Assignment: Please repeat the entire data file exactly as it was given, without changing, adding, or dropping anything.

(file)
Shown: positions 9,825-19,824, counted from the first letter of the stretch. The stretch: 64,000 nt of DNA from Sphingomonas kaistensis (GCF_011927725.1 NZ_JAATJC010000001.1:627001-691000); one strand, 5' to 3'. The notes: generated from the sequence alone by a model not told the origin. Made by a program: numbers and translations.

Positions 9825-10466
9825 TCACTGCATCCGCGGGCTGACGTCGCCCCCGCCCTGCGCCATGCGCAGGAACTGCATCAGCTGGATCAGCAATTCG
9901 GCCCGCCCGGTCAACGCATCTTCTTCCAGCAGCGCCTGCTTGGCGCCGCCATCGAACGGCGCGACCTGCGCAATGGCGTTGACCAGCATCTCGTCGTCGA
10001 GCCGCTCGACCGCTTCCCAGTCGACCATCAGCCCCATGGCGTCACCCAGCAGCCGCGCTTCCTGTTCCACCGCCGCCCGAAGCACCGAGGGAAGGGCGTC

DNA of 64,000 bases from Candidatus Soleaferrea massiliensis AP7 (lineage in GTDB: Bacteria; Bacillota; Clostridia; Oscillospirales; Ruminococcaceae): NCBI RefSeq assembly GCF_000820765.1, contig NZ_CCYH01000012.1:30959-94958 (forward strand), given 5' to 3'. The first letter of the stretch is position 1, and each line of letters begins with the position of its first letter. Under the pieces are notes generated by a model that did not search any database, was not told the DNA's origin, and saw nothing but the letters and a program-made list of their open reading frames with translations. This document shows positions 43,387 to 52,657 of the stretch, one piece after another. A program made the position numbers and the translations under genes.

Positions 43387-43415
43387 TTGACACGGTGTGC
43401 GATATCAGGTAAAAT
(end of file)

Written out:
Shown: positions 9,825-19,824, counted from the first letter of the stretch. The stretch: 64,000 nt of DNA from Sphingomonas kaistensis (GCF_011927725.1 NZ_JAATJC010000001.1:627001-691000); one strand, 5' to 3'. The notes: generated from the sequence alone by a model not told the origin. Made by a program: numbers and translations.

Positions 9825-10466
9825 TCACTGCATCCGCGGGCTGACGTCGCCCCCGCCCTGCGCCATGCGCAGGAACTGCATCAGCTGGATCAGCAATTCG
9901 GCCCGCCCGGTCAACGCATCTTCTTCCAGCAGCGCCTGCTTGGCGCCGCCATCGAACGGCGCGACCTGCGCAATGGCGTTGACCAGCATCTCGTCGTCGA
10001 GCCGCTCGACCGCTTCCCAGTCGACCATCAGCCCCATGGCGTCACCCAGCAGCCGCGCTTCCTGTTCCACCGCCGCCCGAAGCACCGAGGGAAGGGCGTC

DNA of 64,000 bases from Candidatus Soleaferrea massiliensis AP7 (lineage in GTDB: Bacteria; Bacillota; Clostridia; Oscillospirales; Ruminococcaceae): NCBI RefSeq assembly GCF_000820765.1, contig NZ_CCYH01000012.1:30959-94958 (forward strand), given 5' to 3'. The first letter of the stretch is position 1, and each line of letters begins with the position of its first letter. Under the pieces are notes generated by a model that did not search any database, was not told the DNA's origin, and saw nothing but the letters and a program-made list of their open reading frames with translations. This document shows positions 43,387 to 52,657 of the stretch, one piece after another. A program made the position numbers and the translations under genes.

Positions 43387-43415
43387 TTGACACGGTGTGC
43401 GATATCAGGTAAAAT